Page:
Thursday, November 20, 2014

How to use an EpiPen

First of all, let me just start by telling you that you don't get to stab someone in the heart when you administer an EpiPen.
I know. 
I was disappointed too.

You actually only get to stab them in the thigh.
And really, you don't even get to stab them.
There is no needle.

It's very anticlimactic.

When you live with someone with an anaphylactic allergy it's important to know where they keep their EpiPen and how to use it.

My mom's EpiPen came with a "trainer" for practicing. It even gives you audible instructions on how to use it.  It looks just like the real thing... except it black instead of bright orange.
It's quite easy to follow the step by step instructions. Remove the cap and then press it against the leg and push the button. Hold for five seconds and that's it. You can even do it though jeans.

In a way it's actually quite reassuring how easy it is to use. There is no throwing someone on a table ripping open their shirt and jabbing them in the heart.

Often times the person can even administer their own EpiPen if they catch their reaction early enough.

This is the real EpiPen
It is important to know, however, that after a person receives an ejection from an EpiPen they often begin to shake uncontrollably. This is often mistaken for a seizure. Really it's just the effect of the adrenaline shot they just received.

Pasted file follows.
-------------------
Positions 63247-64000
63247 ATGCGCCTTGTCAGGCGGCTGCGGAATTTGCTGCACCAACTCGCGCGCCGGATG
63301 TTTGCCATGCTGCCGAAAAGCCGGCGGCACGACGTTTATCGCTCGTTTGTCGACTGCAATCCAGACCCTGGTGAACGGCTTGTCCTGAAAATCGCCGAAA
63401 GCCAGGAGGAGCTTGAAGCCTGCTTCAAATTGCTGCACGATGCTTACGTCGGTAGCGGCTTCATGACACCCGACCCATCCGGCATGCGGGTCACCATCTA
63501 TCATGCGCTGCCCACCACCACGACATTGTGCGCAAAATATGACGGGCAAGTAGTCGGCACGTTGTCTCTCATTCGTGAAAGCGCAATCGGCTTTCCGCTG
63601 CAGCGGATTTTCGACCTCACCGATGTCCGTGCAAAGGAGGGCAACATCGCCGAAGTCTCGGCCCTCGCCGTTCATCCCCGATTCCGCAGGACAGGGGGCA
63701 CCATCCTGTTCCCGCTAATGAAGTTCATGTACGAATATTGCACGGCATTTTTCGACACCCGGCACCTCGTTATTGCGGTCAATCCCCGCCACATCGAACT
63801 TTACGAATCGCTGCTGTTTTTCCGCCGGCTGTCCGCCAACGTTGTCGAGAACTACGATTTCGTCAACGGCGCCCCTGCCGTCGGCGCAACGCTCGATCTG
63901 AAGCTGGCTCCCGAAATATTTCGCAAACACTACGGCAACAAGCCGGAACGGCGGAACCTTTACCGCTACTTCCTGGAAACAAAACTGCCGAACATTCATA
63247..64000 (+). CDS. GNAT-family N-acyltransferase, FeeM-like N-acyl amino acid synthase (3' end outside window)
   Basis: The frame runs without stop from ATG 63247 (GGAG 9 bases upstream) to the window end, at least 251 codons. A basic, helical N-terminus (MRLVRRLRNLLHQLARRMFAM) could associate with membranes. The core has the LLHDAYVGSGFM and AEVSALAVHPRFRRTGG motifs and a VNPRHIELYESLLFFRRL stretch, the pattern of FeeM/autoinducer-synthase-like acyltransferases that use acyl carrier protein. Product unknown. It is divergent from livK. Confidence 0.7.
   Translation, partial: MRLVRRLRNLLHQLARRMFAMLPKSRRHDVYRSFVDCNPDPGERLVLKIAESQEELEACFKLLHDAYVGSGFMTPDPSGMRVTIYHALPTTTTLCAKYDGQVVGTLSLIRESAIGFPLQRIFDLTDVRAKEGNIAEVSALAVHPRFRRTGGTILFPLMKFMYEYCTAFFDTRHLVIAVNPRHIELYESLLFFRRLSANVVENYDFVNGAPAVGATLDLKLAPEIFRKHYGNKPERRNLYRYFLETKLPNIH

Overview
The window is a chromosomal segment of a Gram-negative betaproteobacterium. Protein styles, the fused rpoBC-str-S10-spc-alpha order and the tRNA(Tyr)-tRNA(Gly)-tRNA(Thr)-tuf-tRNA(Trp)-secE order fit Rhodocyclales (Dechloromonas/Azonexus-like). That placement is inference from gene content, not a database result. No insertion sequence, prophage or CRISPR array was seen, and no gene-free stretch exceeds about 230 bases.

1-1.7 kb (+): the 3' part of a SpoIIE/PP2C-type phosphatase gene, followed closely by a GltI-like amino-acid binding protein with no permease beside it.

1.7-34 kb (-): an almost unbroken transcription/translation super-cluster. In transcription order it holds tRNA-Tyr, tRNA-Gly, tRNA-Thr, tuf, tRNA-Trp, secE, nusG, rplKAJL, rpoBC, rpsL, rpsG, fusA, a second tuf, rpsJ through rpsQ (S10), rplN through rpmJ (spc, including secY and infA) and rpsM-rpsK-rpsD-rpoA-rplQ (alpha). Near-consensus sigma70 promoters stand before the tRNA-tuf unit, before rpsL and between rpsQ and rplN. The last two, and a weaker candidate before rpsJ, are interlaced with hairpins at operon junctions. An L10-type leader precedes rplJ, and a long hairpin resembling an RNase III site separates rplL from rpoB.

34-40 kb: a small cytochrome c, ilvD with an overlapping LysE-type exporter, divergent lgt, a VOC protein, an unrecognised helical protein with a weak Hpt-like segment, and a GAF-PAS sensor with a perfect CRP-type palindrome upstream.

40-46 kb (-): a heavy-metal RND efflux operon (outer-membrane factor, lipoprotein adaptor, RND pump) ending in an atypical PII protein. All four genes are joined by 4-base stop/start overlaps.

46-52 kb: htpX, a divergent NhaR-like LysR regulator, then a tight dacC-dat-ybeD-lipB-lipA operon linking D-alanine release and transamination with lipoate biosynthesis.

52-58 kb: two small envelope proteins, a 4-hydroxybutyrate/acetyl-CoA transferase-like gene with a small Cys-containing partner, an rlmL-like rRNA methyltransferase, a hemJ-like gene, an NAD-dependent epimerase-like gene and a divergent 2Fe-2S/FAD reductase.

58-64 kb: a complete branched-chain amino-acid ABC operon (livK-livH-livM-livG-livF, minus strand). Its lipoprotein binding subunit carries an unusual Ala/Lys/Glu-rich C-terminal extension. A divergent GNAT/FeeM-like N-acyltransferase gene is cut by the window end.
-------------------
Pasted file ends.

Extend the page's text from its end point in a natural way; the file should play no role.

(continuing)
To reduce the seizure like side effect the person can take two benadryl BEFORE administering the EpiPen, if they have time.

After having to use and EpiPen it is recommended to go to the hospital. 
(The person receiving the injection, not the person giving it)

If you travel with a person who has an anaphylactic allergy ask them where they keep their EpiPen. It's good to know, just in case.

If you carry an EpiPen yourself, it is always a good idea to tell those you are with that you carry one and where it is.

You also might want to make sure they know how to use it.... 
otherwise they might try to stab you in the heart.

1 comment:

  1. Well done, Michelle. Great information with just enough humor. Maybe you should get a job writing manuals. At least your manuals would be fun to read.